The Great Wood has long since overtaken the world, where there is not forest, there is water, and nothing else. She had come, Nature’s Queen. Deep within the heart of the Wood walks the goddess of the earth, said to breathe life into the ever-growing towering trees, the creeping green that consumes all that is not natural.
She is tall and transplendent, this Lady. A soft, small smile forever upon her pales lips as she gazes down with golden eyes ringed with black. Her hair, long and silver, is set with precious glimmering stars, framing her face as it spills from beneath her crown. Distant fires she had plucked from the sky, making room for her children to grow.
Atop her head rests a large skull; it’s front jagged teeth hanging just above her eyelashes, with three large dark eye sockets and various small jagged horns twisting around it’s barren scalp. She holds her head high, seemingly unbothered by the weight of the bone.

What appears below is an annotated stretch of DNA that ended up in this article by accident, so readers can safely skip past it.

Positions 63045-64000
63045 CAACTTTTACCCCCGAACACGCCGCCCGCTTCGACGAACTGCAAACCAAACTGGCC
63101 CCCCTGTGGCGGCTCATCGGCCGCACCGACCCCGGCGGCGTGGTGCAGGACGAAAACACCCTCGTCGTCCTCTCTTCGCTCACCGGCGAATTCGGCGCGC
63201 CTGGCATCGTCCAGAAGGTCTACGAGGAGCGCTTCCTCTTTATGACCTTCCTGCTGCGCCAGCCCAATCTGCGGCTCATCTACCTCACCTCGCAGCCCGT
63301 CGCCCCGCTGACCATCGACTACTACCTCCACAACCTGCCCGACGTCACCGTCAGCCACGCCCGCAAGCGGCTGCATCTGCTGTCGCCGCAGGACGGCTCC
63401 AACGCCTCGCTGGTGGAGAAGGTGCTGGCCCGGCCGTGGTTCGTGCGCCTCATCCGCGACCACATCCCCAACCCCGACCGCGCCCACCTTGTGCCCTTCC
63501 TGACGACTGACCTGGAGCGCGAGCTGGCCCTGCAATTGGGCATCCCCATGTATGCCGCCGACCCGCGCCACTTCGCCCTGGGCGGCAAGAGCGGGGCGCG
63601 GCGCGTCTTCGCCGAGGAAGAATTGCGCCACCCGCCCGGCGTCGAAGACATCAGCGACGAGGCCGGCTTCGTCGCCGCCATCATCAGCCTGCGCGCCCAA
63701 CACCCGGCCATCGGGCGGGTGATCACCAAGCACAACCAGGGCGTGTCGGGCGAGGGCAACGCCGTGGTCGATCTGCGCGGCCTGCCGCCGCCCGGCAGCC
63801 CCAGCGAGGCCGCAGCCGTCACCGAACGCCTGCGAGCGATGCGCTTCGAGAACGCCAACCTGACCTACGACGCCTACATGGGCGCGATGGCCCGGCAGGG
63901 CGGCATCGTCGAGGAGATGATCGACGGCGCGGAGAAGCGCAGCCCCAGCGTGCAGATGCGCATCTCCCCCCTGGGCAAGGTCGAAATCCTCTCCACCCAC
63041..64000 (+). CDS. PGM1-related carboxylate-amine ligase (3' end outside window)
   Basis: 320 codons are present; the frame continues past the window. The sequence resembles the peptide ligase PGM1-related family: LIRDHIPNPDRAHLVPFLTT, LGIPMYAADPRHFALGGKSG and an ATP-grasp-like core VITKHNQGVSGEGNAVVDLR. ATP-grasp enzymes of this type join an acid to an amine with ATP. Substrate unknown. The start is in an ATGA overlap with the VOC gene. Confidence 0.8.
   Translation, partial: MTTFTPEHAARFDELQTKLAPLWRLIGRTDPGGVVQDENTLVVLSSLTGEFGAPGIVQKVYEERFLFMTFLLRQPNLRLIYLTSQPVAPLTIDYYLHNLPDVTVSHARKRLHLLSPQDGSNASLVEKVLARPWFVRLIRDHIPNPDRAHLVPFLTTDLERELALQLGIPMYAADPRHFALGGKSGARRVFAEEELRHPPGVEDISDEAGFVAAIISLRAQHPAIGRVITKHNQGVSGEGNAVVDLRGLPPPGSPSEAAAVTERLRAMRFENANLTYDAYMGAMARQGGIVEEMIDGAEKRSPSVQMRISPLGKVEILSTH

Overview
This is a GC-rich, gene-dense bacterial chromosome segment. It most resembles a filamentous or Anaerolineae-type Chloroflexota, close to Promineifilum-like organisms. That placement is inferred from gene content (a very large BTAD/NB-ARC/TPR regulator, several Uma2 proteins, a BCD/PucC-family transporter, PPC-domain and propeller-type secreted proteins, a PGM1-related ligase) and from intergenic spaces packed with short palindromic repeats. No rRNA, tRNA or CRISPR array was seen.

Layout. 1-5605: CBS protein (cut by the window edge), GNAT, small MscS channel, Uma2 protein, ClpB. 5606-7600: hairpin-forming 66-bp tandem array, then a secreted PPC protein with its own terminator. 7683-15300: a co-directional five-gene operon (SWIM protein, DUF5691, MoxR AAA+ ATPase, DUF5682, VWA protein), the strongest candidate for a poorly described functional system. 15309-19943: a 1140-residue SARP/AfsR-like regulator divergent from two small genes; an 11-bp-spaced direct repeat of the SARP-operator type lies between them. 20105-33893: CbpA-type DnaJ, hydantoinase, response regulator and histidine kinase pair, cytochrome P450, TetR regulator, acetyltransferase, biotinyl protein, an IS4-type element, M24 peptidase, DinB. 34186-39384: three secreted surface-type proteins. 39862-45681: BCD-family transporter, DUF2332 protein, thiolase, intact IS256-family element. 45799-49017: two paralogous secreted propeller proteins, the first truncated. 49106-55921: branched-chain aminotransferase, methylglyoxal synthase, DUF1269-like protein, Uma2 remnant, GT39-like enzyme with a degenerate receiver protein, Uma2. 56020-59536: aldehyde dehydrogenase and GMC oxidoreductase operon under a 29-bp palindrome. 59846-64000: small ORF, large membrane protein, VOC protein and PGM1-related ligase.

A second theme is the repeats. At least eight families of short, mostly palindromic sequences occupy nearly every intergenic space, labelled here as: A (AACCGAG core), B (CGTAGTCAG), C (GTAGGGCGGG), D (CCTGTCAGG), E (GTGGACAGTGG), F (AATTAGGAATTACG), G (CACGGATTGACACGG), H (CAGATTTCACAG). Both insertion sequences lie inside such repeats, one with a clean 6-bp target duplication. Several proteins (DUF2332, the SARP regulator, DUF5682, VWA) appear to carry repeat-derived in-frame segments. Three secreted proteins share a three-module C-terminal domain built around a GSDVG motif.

Her skin, once pale, is stained with the earth, dark browns and vibrant greens paint her arms and shoulders and neck, while her feet appear drenched in ink. She dresses in nothing but a ragged, possibly once white sleeveless gown, thorn speckled vines curling, reaching up from the hem, to drape over her shoulders. While at her hips flowers grow, beautiful and large, splashes of vibrant colors, violently contrasting with the rest of her appearance.
She walks, new growth blooming with every step, every exhale, through her kingdom. Quietly, softly, unconcerned. As her children, the flowers and trees and gruesome weeds spread, coiling around the animals, choking out the pockets of humanity that managed to linger on the shores, in the caves.
Surviving only by the skin of their teeth, the last of humanity makes it’s move for the sea, rushing across the moss, hiding in the hollows of the massive fallen trees. Praying that the Queen will overlook them.
The land had had enough of it’s mammal guests, its bipedal children. It had summoned this dark and gentle Queen from her sleep, to bring balance back to its greying limbs. It had not expected her to react so swiftly. So violently.
The land weeps, unheard, ignored. This Goddess is not yet satisfied. Will not be for centuries to come. The earth can only hope that it’s evolved children will learn quickly, will thrive without it’s direct influence beneath the water. Until the Goddess slips into sleep once again.